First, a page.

Arduino Code:

int led = 13;
int incomingByte = 0;

void setup() {       
   pinMode(led, OUTPUT); 
  Serial.begin(9600);  
}

void loop() {
  if (Serial.available() > 0) {
incomingByte = Serial.read();   
if ( incomingByte = 1)
  digitalWrite(led, HIGH);   // turn the LED on (HIGH is the voltage level)
  else  
if (incomingByte = 0)  
  digitalWrite(led, LOW);    // turn the LED off by making the voltage LOW                 
}}

VB.NET Code:

Imports System.IO.Ports

Public Class Form1

    Private Sub btnOn_Click(sender As System.Object, e As System.EventArgs) Handles btnOn.Click
        If SerialPort1.IsOpen = False Then
            SerialPort1.Open()
            SerialPort1.WriteLine(1)
            SerialPort1.Close()
        End If

    End Sub

    Private Sub btnOff_Click(sender As System.Object, e As System.EventArgs) Handles btnOff.Click
        If SerialPort1.IsOpen = False Then
            SerialPort1.Open()
            SerialPort1.WriteLine(0)
            SerialPort1.Close()
        End If

    End Sub

End Class

http://arduino.cc/playground/Interfacing/Python

Python is quite a cool language you can get a lot done with it easily, and there are lots of libraries to use. VB is bound to microsoft, on the positive however they got a great IDE for programming.

VB / Python well you got to start somewhere, knowing both languages might even be better i used to code a lot in python a few years ago, but if you want a GUI, buttons etc VB is simpler, i included often pygame or tinker or another one to get graphic into python.. oh well its just as hard to do real 3d graphics in VB..

PGTBOOS,

Thank you for the response. I know that if I plan on getting serious about programming I should diversify the languages I am familiar with, but at this point I try to learn enough to get by. I know Python is still widely used. So maybe it would be a good idea to pick up on it, as well as LUA.

I know what you mean about trying to use 3D in VB.NET, there is next to no example os using Direct X with VB.NET.

I'm back at it again tonight and now realize that the LED is turning on no matter what is sent to the port, but will not turn off. I just wish I could get past this point so I could move forward to sending variables back and forth. (Which I have ran into many examples of, but I'm not ready for it yet.) I have been digging through some old VB text books I have aquired over the last couple years and am surprised to find that they don't really cover serialport communication either.

From what I have gathered so far.. my Arduino code is right.. I think.. or maybe not. It will come to me eventually.

[Solved - For VB.NET]

http://www.instructables.com/id/Using-Visual-Basic-to-control-Arduino-Uno/

I have tested and ran the code myself, it works and now that I see the correct code I now understand it. Now to try and apply it in other ways.

Hopefully others will find this usefull.

Arduino Code:

//------------- START OF ARDUINO SKETCH -----------------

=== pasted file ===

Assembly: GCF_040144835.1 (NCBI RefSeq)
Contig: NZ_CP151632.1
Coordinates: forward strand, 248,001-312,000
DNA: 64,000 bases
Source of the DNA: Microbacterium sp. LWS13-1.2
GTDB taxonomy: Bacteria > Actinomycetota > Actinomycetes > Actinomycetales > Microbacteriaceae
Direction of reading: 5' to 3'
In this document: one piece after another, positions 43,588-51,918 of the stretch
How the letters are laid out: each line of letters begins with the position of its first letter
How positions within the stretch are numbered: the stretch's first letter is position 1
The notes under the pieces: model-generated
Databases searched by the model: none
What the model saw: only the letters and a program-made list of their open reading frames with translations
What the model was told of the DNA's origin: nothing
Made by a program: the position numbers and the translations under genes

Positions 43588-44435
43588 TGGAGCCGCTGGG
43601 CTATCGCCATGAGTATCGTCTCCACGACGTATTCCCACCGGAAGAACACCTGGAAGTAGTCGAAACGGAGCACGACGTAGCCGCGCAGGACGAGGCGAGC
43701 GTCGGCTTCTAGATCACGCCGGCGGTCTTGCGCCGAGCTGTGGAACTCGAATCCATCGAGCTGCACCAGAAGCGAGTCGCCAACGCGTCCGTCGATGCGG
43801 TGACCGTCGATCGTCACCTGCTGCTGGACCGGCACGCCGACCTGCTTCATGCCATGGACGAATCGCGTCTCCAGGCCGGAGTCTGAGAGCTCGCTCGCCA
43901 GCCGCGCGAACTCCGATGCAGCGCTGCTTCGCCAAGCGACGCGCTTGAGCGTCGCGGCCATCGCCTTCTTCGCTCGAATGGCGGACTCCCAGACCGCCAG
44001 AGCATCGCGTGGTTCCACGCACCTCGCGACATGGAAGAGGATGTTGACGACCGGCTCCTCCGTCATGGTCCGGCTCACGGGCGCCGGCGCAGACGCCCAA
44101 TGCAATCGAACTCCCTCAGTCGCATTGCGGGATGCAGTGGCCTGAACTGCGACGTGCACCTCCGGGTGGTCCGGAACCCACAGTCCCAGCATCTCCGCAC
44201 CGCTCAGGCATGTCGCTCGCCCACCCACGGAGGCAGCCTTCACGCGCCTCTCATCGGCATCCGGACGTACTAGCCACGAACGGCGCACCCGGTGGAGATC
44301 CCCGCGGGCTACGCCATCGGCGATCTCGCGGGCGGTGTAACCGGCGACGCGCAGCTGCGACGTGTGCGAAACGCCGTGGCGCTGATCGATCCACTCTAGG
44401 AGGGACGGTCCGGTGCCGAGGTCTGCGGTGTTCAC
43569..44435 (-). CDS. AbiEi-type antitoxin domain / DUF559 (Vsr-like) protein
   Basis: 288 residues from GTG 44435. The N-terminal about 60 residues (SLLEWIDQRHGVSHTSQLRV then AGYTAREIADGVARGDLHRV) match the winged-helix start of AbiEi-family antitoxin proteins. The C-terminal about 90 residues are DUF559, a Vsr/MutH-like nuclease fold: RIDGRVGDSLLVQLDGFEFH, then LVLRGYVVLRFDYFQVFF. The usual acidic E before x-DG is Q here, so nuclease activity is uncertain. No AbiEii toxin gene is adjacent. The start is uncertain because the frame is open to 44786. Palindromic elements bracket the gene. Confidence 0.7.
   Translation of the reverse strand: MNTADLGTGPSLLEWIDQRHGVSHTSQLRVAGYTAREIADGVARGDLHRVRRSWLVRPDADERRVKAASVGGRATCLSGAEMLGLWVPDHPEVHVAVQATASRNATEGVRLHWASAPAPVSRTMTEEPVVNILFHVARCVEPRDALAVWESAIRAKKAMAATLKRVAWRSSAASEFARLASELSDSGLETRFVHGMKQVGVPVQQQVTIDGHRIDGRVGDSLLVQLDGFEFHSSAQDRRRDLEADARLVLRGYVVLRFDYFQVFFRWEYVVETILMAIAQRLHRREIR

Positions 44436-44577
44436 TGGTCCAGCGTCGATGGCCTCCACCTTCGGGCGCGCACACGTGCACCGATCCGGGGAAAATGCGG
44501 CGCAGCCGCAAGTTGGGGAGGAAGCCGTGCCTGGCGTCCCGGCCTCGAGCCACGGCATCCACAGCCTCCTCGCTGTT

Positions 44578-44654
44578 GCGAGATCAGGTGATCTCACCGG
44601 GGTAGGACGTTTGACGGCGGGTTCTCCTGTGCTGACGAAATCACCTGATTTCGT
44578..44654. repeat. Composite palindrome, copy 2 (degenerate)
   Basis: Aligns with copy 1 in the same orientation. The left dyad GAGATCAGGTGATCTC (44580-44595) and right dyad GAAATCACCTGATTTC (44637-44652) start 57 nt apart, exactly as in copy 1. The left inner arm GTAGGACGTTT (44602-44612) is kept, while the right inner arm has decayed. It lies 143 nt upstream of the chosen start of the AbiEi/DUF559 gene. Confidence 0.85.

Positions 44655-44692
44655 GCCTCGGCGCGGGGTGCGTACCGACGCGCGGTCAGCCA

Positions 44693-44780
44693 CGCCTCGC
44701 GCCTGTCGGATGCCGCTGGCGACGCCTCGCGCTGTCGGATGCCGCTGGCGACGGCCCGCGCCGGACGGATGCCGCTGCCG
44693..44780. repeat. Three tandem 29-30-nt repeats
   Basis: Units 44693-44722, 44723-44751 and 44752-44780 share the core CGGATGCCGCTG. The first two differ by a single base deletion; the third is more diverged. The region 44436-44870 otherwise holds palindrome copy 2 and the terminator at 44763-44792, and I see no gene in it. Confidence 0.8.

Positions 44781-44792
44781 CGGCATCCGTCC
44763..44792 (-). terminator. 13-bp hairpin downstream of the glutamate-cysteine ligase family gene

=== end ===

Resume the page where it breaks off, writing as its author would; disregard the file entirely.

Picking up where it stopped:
//
// Mixed by: Hazim Bitar
// Based on: Science Guy 14 youTube tutorial http://youtu.be/g0pSfyXOXj8

int ledPin = 13; // the number of the LED pin

void setup() {
Serial.begin(9600); // set serial speed
pinMode(ledPin, OUTPUT); // set LED as output
digitalWrite(ledPin, LOW); //turn off LED
}


void loop(){
while (Serial.available() == 0); // do nothing if nothing sent
int val = Serial.read() - '0'; // deduct ascii value of '0' to find numeric value of sent number

if (val == 1) { // test for command 1 then turn on LED
Serial.println("LED on");
digitalWrite(ledPin, HIGH); // turn on LED
}
else if (val == 0) // test for command 0 then turn off LED
{
Serial.println("LED OFF");
digitalWrite(ledPin, LOW); // turn off LED
}
else // if not one of above command, do nothing
{
//val = val;
}
Serial.println(val);
Serial.flush(); // clear serial port
}

//------------- END OF ARDUINO SKETCH -----------------

VB.NET Code:

'------------ START OF VB 2010 CODE -----------------
' NOTE: I am using COM10 so you need to change the Visual Basic code to match your COM port

Imports System.IO
Imports System.IO.Ports
Imports System.Threading

Public Class Form1
    Shared _continue As Boolean
    Shared _serialPort As SerialPort

    Private Sub Form1_Load(ByVal sender As System.Object, ByVal e As System.EventArgs)
        SerialPort1.Close()
        SerialPort1.PortName = "com3" 'change com port to match your Arduino port
        SerialPort1.BaudRate = 9600
        SerialPort1.DataBits = 8
        SerialPort1.Parity = Parity.None
        SerialPort1.StopBits = StopBits.One
        SerialPort1.Handshake = Handshake.None
        SerialPort1.Encoding = System.Text.Encoding.Default 'very important!
    End Sub


    Private Sub btnOn_Click(ByVal sender As System.Object, ByVal e As System.EventArgs) Handles btnOn.Click
        SerialPort1.Open()
        SerialPort1.Write("1")
        SerialPort1.Close()
    End Sub


    Private Sub btnOff_Click(ByVal sender As System.Object, ByVal e As System.EventArgs) Handles btnOff.Click
        SerialPort1.Open()
        SerialPort1.Write("0")
        SerialPort1.Close()
    End Sub
End Class


'------------ END OF VB 2010 CODE -----------------

All credit goes to the author of the article on Instructables. http://www.instructables.com/id/Using-Visual-Basic-to-control-Arduino-Uno/

This helped me a lot...

http://forums.adafruit.com/viewtopic.php?f=25&t=20177

Denis